This event is a part of the "Best Practices for HPC Software Developers" webinar series, produced by the IDEAS Productivity Project. The HPC Best Practices webinars address issues faced by developers of computational science and engineering (CSE) software on high-performance computers (HPC) and occur approximately monthly.
|Writing Clean Scientific Software
|Date and Time
|2023-07-12 01:00 pm EDT
|Nick Murphy (Center for Astrophysics, Harvard & Smithsonian)
|Registration, Information, and Archives
Webinars are free and open to the public, but advance registration is required through the Event website. Archives (recording, slides, Q&A) will be posted at the same link soon after the event.
Most scientists are largely self-taught as programmers. Even many of us who spend most of our time coding have never had formal training in writing software. This webinar is intended for students and scientists who have some experience writing code but who have had to learn mostly on their own. The webinar will describe tips and strategies on how to write readable, reusable, and maintainable code. These tips include writing short functions that do exactly one thing with no side-effects, and measuring the length of a variable name by the time needed to understand its meaning rather than by number of characters. The webinar will describe strategies for restructuring a complicated function into smaller and more manageable chunks, and provide tips on how to make the best use of comments and error messages. Overall, the webinar will embolden the Computational Science and Engineering (CS&E) community to think of code as communication.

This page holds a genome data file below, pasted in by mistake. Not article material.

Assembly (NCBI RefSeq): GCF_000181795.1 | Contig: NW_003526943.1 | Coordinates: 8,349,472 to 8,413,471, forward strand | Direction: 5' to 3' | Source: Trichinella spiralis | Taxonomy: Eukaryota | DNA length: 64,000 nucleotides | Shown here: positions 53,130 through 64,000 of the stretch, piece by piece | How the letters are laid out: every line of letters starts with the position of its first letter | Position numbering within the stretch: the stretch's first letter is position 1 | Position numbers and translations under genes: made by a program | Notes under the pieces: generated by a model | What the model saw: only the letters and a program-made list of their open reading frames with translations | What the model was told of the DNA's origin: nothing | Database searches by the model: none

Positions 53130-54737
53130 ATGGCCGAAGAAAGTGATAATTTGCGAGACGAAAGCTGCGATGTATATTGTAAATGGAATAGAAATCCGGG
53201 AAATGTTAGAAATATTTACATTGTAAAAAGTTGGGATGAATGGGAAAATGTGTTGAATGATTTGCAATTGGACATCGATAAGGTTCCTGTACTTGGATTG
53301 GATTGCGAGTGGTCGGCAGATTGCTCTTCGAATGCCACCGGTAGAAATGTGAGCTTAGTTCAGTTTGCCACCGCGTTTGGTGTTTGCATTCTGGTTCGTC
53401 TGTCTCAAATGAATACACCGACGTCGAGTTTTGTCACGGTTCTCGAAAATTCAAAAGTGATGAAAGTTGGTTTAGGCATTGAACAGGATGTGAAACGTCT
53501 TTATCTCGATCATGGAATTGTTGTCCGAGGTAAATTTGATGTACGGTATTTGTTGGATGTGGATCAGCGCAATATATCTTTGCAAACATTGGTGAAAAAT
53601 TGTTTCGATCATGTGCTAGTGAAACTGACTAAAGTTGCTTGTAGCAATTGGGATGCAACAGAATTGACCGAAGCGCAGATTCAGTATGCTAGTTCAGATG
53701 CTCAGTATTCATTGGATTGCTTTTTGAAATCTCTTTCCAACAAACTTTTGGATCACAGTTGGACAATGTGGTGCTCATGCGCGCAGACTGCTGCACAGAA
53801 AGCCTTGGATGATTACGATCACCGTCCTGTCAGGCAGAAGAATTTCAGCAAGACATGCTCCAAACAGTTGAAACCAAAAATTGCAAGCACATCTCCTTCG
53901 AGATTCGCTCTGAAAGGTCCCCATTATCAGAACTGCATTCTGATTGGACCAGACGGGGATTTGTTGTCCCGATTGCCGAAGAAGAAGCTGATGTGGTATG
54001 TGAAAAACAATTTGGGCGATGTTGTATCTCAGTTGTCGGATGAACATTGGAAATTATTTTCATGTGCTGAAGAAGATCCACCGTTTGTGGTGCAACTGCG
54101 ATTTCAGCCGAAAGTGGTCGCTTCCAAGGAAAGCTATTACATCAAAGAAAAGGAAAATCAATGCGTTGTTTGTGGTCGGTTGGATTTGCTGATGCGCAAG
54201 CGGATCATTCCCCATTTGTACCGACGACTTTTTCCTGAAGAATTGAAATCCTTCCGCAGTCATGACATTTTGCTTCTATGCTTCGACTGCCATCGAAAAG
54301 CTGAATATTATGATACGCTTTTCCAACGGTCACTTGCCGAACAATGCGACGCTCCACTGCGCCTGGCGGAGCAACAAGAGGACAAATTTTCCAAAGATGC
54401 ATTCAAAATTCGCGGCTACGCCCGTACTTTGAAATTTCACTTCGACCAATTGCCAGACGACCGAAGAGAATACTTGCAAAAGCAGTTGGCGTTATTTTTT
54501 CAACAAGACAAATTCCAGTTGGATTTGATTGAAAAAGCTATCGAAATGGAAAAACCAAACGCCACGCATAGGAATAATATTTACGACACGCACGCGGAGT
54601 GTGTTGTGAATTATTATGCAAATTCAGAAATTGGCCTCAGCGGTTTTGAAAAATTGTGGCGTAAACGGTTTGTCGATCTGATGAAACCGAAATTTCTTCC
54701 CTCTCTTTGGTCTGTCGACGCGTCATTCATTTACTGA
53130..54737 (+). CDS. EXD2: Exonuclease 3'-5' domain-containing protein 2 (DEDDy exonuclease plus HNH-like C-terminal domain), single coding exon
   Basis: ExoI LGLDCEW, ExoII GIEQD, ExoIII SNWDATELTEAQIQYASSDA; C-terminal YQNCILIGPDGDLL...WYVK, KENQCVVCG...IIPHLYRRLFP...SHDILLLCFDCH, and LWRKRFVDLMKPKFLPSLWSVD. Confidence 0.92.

Nick Murphy is an astrophysicist and research software engineer at the Center for Astrophysics in Cambridge, Massachusetts. Nick attended the University of Michigan as an undergraduate before heading to the University of Wisconsin for graduate school in astronomy. Most of Nick’s research has involved simulating plasma processes in the solar atmosphere. Nick co-founded the American Astronomical Society’s Working Group on Accessibility and Disability, and is now a member of the APS Division of Plasma Physics Diversity Equity and Inclusion Organizing Collective Committee. Nick is one of the core contributors to PlasmaPy: an open source Python package for plasma research and education.